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Andrew Comisky refutes the accusation that ex-gay ministries drive at-risk youth to suicide

March 04, 2013 By: Tom Coy Category: Clinical Science, Ex-gay News, Gay Politics, Religious Perspective

January 28, 2013

Text from Andrew Comisky’s blog “Courage and Contending Part 5: What We Need” on the website: “A common charge against Desert Stream and other ministries that encourage same-sex strugglers to a life beyond the gay kingdom is that we are driving ‘at-risk’ youth to suicide. Implicit in that view is that some kids are ‘gay’ by nature; the only ‘cure’ they need is freedom from those (like us) who believe otherwise.”

“Any challenge to the ‘gay self’ is seen as dangerous. Now educators, therapists, and social workers, even pastors, go to great lengths to confirm that ‘self’ by supporting alternative communities that support early expressions of ‘gender-bending.’ I recently read of a camp in upstate New York that hosts ‘at risk’ kids and features fashion shows where the kids strut around in drag while their parents and siblings look on confusedly (according to the article).”

“Now a gay camp is superior to bullying and death threats and other abominations. But I think it misses the point. What every kid needs is to feel accepted in his or her skin by same-gender peers. No matter what their inner conflicts/tendencies may be, kids need normal: a chance to be and act like an important part of the whole. A drag show may be fun for a few but at the end of the day it’s a misbegotten attempt at meeting the kid’s need for gender solidarity.”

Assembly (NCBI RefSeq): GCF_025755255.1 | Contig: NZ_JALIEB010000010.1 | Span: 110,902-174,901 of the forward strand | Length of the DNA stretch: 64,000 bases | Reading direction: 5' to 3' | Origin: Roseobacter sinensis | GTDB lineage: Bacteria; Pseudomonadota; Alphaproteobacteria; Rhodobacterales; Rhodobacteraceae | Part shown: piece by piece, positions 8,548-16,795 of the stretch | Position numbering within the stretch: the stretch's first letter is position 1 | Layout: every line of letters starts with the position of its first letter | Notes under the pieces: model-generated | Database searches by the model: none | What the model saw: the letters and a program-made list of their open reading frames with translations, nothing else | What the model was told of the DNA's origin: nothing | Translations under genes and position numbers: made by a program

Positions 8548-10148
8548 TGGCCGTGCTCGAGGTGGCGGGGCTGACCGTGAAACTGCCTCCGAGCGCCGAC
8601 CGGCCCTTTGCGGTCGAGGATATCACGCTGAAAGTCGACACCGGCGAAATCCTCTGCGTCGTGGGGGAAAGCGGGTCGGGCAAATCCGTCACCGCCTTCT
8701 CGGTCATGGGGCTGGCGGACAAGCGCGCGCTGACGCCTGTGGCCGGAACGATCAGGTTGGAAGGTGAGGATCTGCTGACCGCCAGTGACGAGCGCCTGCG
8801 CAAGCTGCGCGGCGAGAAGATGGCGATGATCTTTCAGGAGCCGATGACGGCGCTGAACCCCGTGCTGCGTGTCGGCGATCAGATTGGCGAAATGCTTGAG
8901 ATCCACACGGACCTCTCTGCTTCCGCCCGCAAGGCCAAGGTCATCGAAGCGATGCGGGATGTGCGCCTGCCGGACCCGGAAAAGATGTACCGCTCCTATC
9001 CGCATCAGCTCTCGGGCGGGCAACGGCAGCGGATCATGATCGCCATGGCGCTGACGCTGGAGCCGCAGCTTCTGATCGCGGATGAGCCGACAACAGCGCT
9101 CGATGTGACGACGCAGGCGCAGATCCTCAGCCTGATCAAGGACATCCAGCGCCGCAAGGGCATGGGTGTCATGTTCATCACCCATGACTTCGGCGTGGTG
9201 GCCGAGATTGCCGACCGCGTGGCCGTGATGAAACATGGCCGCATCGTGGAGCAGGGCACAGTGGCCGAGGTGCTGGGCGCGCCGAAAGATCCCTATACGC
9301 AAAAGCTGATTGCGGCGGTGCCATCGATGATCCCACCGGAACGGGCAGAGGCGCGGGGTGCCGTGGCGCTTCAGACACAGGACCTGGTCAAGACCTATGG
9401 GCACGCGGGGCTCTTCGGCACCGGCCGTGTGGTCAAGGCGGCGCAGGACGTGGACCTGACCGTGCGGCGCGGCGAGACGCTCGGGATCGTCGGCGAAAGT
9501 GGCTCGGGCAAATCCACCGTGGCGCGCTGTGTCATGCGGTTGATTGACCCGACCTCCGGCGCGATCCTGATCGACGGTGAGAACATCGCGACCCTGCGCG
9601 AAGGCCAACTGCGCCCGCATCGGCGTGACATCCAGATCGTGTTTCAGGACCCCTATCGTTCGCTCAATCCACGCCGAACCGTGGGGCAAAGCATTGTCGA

“As one such ‘at risk’ kid, I recall two very important experiences that gave me hope for my confused masculine self. Caught between pursuing feminine ‘play’ but not wanting to be bullied by tough guys, I pulled back from engaging much at all. Passivity and bad shame clouded my gender self.”

“My older brother had been a bit of a bully himself but had softened due to Christian conversion. He asked me to come out one day and play ball with him. While we threw the ball he encouraged me to keep at it, to not pull back just because I would not make the varsity team. He encouraged me that just being familiar with the game was fun and a good way of engaging with guys.”

“Simple. Helpful. And mediated by a guy I loved who came down to my size and mediated a kind of gender ‘grace’ to me.”

“Another key memory involved a solid and kind camp counselor who took pity on me. Our small group of guys came in last in some wilderness feat and I was assigned the task of cleaning the cafeteria floor in front of everyone as a kind of penance. I was heckled the whole time. This older guy came alongside and helped me, mop in hand, encouraging me throughout the ordeal. I stifled tears, not because of being teased but in gratitude for his kindness.”

“When I was ready to move beyond homosexuality, I recalled these memories as flashes of genuine male goodness. I realized what I needed was that kind of solidarity, and in truth, that’s what I wanted to give other guys, especially those confused like me. We may have wanted gay sex or a drag show but that’s not what we needed.”

“I wonder: do the higher rates of suicide promiscuity, drug and alcohol abuse, and depression in avowed homosexuals stem mostly from supposed ‘homophobes’ like me? Or have we failed to assess the core needs of those prone to ‘gender-bending’? If so, may God give us the courage to offer alternatives to the ‘gay self’ and community. What we need may not be what we want. Let’s make every effort to satisfy the deep needs of the deeply wounded.”